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Clause 29

Part of Counter-Terrorism Bill – in a Public Bill Committee at 3:15 pm on 8th May 2008.

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Photo of Elfyn Llwyd Elfyn Llwyd Shadow Spokesperson (Innovation, Universities and Skills), Shadow PC Spokesperson (Home Affairs), Shadow Chief Whip (Commons), Shadow Spokesperson (Business, Innovation and Skills), Shadow Spokesperson (Environment, Food and Rural Affairs), Shadow Spokesperson (Foreign and Commonwealth Affairs), Shadow Spokesperson (Justice) 3:15 pm, 8th May 2008

We have had a very interesting debate. For once, I disagree with the right hon. and learned Member and my reason for that is, first, I do not  believe that what is being proposed brings the jury into sentencing. Clearly, the jury should have no role in sentencing; we all agree on that, I am sure.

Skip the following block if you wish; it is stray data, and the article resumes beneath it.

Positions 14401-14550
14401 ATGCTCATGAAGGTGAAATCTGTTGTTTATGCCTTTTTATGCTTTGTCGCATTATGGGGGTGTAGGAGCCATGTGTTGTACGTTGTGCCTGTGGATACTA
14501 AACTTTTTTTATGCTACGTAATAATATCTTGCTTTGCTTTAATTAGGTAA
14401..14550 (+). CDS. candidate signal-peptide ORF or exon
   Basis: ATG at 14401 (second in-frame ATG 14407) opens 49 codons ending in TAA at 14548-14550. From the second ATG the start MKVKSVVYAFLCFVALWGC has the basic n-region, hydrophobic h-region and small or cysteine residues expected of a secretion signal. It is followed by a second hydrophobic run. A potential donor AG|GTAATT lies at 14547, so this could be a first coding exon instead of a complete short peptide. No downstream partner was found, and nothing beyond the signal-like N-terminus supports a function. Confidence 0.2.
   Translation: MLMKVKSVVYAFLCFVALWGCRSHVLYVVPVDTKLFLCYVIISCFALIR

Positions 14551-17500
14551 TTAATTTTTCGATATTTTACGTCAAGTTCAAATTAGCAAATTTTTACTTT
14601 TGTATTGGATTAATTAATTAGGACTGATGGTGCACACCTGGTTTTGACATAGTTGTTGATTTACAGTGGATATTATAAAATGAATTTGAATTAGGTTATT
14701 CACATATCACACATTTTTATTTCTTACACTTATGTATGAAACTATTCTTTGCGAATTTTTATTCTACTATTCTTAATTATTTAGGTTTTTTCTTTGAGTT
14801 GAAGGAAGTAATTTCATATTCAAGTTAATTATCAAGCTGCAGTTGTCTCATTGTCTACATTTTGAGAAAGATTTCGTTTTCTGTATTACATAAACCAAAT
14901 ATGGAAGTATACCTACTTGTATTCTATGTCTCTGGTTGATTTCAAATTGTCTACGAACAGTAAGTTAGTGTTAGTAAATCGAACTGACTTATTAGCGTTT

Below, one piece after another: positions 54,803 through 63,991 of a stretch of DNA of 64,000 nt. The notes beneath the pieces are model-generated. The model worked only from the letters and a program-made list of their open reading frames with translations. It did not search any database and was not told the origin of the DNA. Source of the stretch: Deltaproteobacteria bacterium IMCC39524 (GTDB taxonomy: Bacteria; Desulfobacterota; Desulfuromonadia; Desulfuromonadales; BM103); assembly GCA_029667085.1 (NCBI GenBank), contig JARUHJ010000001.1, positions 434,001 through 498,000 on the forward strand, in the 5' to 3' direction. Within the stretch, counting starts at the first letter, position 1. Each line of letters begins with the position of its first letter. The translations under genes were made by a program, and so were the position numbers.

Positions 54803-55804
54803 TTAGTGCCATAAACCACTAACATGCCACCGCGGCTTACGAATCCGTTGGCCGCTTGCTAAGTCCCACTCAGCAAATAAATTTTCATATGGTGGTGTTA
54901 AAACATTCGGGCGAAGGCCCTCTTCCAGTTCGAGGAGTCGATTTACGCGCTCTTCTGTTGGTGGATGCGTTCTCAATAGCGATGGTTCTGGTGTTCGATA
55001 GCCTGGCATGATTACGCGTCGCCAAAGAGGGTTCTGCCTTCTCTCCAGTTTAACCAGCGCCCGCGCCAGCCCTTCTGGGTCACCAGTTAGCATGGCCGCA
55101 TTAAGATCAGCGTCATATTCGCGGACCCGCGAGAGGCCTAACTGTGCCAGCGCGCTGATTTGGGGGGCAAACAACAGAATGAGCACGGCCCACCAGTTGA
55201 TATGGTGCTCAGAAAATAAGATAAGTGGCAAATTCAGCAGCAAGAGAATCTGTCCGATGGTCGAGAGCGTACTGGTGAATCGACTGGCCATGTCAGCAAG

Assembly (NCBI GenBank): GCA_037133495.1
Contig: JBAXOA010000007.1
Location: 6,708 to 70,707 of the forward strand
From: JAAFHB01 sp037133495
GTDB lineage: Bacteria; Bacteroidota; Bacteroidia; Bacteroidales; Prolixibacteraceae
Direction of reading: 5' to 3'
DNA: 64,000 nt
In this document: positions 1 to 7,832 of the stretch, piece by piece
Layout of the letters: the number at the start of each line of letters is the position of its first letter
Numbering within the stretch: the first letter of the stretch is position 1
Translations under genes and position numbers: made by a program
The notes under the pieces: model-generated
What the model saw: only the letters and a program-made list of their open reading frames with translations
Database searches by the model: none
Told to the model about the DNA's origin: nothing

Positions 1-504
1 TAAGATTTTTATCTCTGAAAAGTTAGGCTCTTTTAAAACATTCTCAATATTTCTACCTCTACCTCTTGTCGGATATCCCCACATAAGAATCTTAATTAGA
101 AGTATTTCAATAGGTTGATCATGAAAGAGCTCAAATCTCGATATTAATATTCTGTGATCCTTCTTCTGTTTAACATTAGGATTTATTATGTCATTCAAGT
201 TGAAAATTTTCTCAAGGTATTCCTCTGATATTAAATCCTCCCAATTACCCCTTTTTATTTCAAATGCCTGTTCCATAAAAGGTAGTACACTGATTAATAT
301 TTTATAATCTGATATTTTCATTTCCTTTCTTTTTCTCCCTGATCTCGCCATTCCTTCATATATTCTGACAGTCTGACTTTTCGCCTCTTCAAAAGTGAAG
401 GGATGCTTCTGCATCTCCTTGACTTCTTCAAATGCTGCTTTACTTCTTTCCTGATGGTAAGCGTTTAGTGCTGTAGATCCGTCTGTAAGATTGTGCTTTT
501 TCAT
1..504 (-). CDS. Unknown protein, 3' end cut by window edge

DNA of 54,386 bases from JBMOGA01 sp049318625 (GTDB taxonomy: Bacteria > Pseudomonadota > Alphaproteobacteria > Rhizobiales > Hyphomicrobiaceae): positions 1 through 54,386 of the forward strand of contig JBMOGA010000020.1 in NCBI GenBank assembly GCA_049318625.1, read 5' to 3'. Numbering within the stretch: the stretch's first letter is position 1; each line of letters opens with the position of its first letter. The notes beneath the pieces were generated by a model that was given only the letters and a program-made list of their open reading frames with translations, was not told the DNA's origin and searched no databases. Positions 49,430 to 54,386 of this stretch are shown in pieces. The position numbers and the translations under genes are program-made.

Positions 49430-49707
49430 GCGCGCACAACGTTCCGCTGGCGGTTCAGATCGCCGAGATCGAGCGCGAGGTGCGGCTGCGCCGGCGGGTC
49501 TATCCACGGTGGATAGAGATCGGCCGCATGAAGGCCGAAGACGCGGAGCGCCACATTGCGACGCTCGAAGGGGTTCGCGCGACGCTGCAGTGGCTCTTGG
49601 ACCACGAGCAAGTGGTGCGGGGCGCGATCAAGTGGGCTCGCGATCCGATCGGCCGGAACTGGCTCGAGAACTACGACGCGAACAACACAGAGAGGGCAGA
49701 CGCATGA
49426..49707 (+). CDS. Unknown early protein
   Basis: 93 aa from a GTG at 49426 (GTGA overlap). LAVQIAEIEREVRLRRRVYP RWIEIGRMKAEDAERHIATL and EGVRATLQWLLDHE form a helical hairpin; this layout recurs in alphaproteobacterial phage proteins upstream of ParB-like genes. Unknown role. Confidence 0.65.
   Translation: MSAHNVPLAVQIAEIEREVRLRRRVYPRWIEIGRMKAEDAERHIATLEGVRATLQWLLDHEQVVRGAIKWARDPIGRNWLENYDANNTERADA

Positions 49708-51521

I mentioned the Homicide Act 1957 in passing. We entrust the jury, albeit with specialist medical evidence and so on, as well as requiring them to look at the circumstances of the offence, with deciding, “Is this a case of murder, or do we accept this person’s plea of manslaughter based on diminished responsibility?” That we do.

Let us say, for example, that the jury come back—I, and other people, have seen it in court—and say, “We accept the plea of diminished responsibility, therefore we find that he is guilty of manslaughter.” If we follow the argument of the right hon. and learned Member, the jury take part in sentencing, because what is open to the judge is severely limited, compared with what was open to the judge when the offence was murder.